posted by jennyjenny at 6:15 AM on October 8, 2001


The Sun, along with The Globe, The Weekly World News, The National Examiner, and yes...The National Enquirer, are all owned by the same company.

American Media, Inc.

Food for thought.
posted by tpoh.org at 6:39 AM on October 8, 2001


Sun-Sentinel: Traces of anthrax found in supermarket tabloid headquarters.
posted by xowie at 6:42 AM on October 8, 2001


PS: My line of thinking being, if you wanted to incite mass fear in the hearts and minds of rank-and-file Americans nationwide...how better to do it than through the pages of America's most sensationalistic tabloid publications?
posted by tpoh.org at 6:43 AM on October 8, 2001


Quick, get Bat Boy to quarantine!
posted by hotdoughnutsnow at 7:14 AM on October 8, 2001


The article sez that anthrax symptoms take 7-60 days to develop. Working backwards from the guy's death last week (which followed an illness of several days), I think the Weekly World News cover probably ante-dates the dude's exposure.
posted by Mid at 8:28 AM on October 8, 2001


Er, post-dates.
posted by Mid at 8:30 AM on October 8, 2001


What are you guys worrying about? Anthrax is a great band.


BRING THE NOISE!


Okay, that was bad, but I felt someone had to bring them up.
posted by Snotty at 8:31 AM on October 8, 2001


I posted earlier, asking how a physician can prescribe an antibiotic for a non-symptomatic patient.

Granted, some medicines are prescribed in advance of their need -- epinephrine injectors for allergics, etc. But for the most part, a patient has to be symptomatic in order to get an indicated pharmaceutical.

"However, it seems that the doctors that are prescribing Cipro are prescribing it by the bushel, because pharmacies are ordering and selling out of many times the amount they would normally go through." If this is true, aren't the doctors being unethical??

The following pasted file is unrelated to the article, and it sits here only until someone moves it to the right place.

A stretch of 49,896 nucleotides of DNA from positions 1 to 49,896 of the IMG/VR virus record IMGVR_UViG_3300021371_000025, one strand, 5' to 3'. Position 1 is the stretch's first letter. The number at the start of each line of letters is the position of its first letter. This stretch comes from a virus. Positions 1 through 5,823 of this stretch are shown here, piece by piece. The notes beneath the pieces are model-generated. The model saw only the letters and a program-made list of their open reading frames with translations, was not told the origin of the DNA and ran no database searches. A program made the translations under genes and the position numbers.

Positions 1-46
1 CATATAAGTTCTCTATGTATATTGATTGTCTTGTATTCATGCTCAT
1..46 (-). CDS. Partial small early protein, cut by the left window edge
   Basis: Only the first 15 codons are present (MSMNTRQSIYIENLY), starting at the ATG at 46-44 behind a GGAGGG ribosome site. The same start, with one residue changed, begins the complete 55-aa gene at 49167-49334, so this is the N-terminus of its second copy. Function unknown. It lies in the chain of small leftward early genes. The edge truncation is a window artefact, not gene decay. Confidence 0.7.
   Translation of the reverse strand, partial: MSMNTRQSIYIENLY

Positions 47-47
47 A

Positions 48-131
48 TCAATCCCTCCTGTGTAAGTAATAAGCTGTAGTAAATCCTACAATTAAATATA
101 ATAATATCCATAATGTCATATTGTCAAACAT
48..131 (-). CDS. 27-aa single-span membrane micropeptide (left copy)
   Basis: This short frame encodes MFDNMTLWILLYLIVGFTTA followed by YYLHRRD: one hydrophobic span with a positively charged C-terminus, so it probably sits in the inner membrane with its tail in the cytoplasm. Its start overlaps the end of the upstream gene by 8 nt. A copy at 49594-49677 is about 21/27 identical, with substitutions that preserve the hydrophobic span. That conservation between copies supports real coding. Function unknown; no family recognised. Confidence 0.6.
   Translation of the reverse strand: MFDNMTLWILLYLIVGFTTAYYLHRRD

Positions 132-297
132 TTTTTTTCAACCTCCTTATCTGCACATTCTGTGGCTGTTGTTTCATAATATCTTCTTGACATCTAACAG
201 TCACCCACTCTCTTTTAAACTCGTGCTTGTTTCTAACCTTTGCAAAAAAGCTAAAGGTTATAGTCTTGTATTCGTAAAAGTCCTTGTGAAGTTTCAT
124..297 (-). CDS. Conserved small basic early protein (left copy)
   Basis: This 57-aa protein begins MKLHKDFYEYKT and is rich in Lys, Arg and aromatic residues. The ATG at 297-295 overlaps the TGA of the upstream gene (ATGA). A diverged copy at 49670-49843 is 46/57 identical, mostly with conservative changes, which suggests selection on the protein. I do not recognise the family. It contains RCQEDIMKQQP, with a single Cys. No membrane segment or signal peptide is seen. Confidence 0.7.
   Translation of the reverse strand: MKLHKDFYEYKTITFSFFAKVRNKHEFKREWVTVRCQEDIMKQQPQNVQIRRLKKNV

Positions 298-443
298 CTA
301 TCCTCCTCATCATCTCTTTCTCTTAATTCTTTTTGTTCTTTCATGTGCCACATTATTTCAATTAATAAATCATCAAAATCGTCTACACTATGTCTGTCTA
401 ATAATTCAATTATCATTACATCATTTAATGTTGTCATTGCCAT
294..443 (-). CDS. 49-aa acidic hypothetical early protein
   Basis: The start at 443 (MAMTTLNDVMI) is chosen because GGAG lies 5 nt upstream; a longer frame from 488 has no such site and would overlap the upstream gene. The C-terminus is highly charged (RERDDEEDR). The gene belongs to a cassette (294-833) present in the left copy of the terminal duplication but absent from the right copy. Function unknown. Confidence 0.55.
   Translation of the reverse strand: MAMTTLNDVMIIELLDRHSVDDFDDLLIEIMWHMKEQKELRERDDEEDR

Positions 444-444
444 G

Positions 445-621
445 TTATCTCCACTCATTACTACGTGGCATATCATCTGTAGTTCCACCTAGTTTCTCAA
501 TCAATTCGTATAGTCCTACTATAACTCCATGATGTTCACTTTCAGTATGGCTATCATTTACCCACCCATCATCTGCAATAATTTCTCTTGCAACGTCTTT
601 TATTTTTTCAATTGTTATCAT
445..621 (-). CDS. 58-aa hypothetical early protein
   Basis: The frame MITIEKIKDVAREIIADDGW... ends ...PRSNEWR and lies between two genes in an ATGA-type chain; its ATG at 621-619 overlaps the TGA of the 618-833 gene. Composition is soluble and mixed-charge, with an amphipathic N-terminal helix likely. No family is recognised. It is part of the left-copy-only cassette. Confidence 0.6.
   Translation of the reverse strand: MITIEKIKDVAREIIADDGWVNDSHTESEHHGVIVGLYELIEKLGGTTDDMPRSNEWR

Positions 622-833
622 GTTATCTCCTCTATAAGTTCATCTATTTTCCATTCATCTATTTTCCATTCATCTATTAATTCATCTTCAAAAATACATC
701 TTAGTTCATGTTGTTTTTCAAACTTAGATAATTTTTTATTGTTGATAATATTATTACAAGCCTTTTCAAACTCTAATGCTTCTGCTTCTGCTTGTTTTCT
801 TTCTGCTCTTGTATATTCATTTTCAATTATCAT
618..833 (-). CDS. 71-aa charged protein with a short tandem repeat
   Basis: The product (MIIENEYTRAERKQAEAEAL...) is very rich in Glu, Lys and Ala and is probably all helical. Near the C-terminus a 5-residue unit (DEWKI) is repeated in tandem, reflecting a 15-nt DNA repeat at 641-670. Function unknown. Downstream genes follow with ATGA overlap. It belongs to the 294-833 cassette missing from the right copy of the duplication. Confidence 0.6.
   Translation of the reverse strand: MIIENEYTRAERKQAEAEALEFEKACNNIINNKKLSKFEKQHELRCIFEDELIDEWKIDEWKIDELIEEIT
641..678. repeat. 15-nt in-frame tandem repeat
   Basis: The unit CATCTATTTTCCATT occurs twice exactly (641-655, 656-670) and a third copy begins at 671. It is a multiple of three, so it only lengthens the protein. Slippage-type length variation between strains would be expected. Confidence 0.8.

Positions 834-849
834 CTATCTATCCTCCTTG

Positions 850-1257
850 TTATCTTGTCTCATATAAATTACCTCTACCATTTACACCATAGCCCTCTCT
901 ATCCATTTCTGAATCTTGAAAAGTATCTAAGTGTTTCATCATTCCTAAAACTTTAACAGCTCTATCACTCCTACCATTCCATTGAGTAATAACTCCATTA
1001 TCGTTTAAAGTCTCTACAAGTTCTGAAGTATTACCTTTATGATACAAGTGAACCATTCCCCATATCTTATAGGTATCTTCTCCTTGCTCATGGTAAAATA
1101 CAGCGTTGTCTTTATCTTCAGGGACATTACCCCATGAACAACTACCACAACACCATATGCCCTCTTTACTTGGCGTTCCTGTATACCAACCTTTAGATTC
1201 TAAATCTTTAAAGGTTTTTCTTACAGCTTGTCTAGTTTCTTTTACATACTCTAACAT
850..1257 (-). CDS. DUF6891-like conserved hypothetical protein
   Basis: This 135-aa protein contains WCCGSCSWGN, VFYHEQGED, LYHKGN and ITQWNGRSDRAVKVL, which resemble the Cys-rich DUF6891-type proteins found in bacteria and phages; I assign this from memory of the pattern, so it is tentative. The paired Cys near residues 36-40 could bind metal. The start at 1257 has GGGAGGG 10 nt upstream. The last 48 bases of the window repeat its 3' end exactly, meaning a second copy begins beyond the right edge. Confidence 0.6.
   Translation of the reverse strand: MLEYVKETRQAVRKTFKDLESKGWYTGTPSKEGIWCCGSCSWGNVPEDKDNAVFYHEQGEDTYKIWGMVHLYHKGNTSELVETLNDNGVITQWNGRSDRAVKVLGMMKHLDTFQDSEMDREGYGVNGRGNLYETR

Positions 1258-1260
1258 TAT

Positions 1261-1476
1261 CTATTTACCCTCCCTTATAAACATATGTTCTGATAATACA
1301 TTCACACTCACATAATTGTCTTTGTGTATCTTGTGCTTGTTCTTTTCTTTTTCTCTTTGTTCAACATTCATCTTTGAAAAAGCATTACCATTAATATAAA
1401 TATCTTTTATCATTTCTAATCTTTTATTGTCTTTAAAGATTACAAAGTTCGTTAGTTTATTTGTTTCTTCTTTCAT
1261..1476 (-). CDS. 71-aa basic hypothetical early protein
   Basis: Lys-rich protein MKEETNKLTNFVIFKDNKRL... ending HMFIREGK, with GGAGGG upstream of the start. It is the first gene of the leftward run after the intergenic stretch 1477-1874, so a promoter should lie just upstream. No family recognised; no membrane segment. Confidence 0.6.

posted by yesster at 9:17 AM on October 8, 2001


20 cases of the inhaled variation of anthrax have been reported in 100 years or whatever it is but as for anthrax overall, there have been far more cases.

"Anthrax is a zoonotic disease caused by the spore-forming bacterium B. anthracis. Human disease usually occurs through cutaneous exposure to infected animal tissue or products. Rarely, inhalation or ingestion of B. anthracis spores also leads to anthrax. In the United States during the early part of the 20th century, approximately 130 human cases occurred annually (1); two cutaneous infections have been reported since 1992."
posted by yupislyr at 9:26 AM on October 8, 2001


Also, I'm sure if you looked back through those 20 cases of Anthrax, you're going to find that they appeared in clusters of 1 or 2 at about the same time. Isn't that how infectious disease outbreaks work?
posted by Hildago at 9:41 AM on October 8, 2001


I told 'em they shouldn't have let those sheep into the building...
posted by alumshubby at 10:36 AM on October 8, 2001


I've said it before and I'll say it again: Uh-oh.
posted by Soliloquy at 11:10 AM on October 8, 2001


FBI Probes Anthrax, Terror Link

By AMANDA RIDDLE
Associated Press Writer
AP/Steve Mitchell

"BOCA RATON, Fla. (AP) — The FBI is investigating the possibility that the anthrax bacteria detected in two Florida men is a result of terrorism or criminal action, Attorney General John Ashcroft said Monday. "

Guess its official?
posted by Voyageman at 11:36 AM on October 8, 2001